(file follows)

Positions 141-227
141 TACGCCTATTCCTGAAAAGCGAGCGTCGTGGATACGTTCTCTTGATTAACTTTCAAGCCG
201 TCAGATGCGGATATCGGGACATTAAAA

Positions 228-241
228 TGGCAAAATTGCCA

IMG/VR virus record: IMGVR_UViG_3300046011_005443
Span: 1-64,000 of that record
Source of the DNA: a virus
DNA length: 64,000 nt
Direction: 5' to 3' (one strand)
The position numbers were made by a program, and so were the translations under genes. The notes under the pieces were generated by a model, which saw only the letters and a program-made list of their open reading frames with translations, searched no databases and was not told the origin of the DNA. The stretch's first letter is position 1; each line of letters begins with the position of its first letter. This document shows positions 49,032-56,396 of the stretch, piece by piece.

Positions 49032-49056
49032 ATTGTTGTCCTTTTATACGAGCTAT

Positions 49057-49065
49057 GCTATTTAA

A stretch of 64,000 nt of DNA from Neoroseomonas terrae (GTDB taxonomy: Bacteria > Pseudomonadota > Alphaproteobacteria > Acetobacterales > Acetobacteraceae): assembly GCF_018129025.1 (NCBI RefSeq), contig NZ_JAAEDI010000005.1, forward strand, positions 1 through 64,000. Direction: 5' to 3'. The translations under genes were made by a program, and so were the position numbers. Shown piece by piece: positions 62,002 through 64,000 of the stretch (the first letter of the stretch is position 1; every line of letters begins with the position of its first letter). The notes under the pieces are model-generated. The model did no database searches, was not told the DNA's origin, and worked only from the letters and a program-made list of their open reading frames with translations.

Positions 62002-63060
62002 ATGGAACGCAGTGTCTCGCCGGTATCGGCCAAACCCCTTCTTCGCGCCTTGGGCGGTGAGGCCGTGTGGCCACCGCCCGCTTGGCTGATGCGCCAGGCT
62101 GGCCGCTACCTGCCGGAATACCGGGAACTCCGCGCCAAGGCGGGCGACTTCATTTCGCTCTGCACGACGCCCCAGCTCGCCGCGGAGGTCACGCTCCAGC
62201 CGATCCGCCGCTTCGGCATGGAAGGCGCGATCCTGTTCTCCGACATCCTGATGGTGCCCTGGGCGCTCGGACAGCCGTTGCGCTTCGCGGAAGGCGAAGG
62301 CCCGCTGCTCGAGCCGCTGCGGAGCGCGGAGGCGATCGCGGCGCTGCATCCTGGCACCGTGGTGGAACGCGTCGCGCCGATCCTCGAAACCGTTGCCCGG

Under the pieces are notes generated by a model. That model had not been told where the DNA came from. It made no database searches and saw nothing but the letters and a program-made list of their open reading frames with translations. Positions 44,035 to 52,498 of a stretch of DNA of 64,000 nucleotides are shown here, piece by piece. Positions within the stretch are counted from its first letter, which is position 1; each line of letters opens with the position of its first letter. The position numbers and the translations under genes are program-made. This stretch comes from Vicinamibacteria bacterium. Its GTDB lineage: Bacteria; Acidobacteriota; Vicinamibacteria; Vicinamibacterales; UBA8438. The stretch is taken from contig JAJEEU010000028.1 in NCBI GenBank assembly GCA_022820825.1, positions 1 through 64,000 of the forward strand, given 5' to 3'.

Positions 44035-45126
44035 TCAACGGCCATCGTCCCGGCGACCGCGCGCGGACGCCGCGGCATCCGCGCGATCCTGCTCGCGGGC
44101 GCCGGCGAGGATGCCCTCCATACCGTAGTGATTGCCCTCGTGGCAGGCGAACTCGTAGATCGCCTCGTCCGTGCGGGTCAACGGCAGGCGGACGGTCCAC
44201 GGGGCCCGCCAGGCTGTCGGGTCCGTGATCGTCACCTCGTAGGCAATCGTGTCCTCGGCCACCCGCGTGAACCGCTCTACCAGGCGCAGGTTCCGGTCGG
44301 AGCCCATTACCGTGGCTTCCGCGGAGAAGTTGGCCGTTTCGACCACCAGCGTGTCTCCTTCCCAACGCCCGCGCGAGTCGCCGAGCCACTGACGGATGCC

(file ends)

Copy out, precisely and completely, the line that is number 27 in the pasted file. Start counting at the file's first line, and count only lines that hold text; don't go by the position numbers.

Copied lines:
44301 AGCCCATTACCGTGGCTTCCGCGGAGAAGTTGGCCGTTTCGACCACCAGCGTGTCTCCTTCCCAACGCCCGCGCGAGTCGCCGAGCCACTGACGGATGCC